A G protein-biased ligand at the μ-opioid receptor is potently analgesic with reduced gastrointestinal and respiratory dysfunction compared with morphine.

Authors: DeWire SM, Yamashita DS, Rominger DH, Liu G, Cowan CL, Graczyk TM, Chen XT, Pitis PM, Gotchev D, Yuan C, Koblish M, Lark MW and Violin JD.
Publisher/Year: J Pharmacol Exp Ther 344(3):708-17.
Pub Med ID/Journal ID: PMID:23300227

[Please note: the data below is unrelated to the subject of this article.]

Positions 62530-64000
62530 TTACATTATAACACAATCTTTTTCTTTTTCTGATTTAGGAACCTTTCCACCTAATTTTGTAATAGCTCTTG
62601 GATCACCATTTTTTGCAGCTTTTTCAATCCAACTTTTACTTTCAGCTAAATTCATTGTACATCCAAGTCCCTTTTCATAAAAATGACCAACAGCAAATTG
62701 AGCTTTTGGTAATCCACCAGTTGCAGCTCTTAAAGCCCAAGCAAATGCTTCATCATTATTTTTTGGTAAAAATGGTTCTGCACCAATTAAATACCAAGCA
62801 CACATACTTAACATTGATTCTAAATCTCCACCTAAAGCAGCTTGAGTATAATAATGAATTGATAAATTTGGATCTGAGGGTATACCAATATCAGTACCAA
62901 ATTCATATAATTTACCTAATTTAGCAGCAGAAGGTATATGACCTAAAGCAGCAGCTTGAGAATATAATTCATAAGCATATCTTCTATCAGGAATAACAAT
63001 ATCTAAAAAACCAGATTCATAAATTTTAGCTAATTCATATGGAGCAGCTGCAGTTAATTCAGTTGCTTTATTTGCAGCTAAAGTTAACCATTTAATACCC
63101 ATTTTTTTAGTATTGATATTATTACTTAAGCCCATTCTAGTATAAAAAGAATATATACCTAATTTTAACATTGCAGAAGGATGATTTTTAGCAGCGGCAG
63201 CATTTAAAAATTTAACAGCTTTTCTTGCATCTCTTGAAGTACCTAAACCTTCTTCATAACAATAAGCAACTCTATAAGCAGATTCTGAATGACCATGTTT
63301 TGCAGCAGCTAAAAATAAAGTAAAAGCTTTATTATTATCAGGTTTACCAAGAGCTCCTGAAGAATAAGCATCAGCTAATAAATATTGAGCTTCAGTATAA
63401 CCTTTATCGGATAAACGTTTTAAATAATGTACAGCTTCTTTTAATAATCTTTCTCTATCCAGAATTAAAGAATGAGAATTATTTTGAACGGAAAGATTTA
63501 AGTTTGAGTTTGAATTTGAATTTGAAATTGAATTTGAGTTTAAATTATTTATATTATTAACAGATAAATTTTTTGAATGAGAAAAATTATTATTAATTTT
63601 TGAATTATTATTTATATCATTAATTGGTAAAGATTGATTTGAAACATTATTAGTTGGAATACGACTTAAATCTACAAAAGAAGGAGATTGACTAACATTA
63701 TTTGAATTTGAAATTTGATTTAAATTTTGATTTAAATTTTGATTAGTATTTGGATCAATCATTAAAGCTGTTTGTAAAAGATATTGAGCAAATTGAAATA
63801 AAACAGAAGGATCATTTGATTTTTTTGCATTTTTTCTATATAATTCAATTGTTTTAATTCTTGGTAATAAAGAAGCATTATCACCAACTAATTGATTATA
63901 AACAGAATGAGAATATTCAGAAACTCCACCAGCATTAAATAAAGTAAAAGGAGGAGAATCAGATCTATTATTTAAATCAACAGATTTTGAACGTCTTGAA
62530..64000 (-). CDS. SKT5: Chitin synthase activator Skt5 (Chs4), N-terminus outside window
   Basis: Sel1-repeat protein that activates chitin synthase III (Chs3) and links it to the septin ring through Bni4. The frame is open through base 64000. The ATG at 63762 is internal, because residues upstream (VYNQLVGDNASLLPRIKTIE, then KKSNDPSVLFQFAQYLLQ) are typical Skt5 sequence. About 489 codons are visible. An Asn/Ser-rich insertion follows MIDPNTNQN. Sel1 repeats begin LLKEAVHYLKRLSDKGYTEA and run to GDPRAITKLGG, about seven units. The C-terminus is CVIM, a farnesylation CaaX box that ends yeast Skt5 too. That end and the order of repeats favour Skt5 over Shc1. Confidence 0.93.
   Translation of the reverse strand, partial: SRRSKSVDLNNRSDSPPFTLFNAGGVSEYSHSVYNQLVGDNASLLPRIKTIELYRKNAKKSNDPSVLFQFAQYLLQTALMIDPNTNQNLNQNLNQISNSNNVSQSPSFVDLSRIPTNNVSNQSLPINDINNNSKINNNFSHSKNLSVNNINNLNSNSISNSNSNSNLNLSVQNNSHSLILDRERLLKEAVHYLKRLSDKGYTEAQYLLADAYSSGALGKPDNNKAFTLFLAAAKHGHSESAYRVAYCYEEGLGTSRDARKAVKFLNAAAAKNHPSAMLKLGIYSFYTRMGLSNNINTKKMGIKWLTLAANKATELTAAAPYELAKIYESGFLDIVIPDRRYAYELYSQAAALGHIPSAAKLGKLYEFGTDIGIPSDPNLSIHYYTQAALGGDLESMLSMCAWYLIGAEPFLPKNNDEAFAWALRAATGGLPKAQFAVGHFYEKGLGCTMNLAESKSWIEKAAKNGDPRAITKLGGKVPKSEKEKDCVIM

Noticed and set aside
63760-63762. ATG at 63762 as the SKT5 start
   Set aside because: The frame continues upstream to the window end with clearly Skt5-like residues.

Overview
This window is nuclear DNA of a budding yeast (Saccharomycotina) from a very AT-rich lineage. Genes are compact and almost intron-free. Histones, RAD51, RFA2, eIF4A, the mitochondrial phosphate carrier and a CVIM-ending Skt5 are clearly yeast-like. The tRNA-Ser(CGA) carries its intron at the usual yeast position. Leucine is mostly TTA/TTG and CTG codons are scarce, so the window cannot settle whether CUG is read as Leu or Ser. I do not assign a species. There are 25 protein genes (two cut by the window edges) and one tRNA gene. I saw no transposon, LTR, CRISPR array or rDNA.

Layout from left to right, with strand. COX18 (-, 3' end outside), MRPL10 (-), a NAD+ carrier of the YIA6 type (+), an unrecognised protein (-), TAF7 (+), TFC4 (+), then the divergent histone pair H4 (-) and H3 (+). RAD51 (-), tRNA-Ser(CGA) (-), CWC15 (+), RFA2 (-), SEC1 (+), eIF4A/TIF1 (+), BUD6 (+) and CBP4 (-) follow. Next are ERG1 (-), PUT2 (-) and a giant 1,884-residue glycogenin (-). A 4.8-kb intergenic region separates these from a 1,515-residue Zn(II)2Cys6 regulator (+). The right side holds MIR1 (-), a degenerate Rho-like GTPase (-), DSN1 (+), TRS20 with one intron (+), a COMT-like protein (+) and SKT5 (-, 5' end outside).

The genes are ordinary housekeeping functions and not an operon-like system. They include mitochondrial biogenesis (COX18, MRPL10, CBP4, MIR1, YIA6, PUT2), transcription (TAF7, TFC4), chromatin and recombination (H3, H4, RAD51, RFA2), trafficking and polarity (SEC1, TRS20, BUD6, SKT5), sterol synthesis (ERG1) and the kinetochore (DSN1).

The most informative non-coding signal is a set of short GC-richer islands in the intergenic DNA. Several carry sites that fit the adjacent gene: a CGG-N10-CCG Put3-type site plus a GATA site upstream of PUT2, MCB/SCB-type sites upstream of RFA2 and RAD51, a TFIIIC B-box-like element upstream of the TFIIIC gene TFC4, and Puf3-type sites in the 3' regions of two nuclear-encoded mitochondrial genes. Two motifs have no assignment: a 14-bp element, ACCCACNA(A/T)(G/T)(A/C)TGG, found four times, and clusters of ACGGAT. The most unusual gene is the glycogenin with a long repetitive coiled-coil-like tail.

The concept of ligand bias at G protein-coupled receptors broadens the possibilities for agonist activities and provides the opportunity to develop safer, more selective therapeutics. Morphine pharmacology in β-arrestin-2 knockout mice suggested that a ligand that promotes coupling of the μ-opioid receptor (MOR) to G proteins, but not β-arrestins, would result in higher analgesic efficacy, less gastrointestinal dysfunction, and less respiratory suppression than morphine. Here we report the discovery of TRV130 ([(3-methoxythiophen-2-yl)methyl]({2-[(9R)-9-(pyridin-2-yl)-6-oxaspiro[4.5]decan-9-yl]ethyl})amine), a novel MOR G protein-biased ligand. In cell-based assays, TRV130 elicits robust G protein signaling, with potency and efficacy similar to morphine, but with far less β-arrestin recruitment and receptor internalization. In mice and rats, TRV130 is potently analgesic while causing less gastrointestinal dysfunction and respiratory suppression than morphine at equianalgesic doses. TRV130 successfully translates evidence that analgesic and adverse MOR signaling pathways are distinct into a biased ligand with differentiated pharmacology. These preclinical data suggest that TRV130 may be a safer and more tolerable therapeutic for treating severe pain.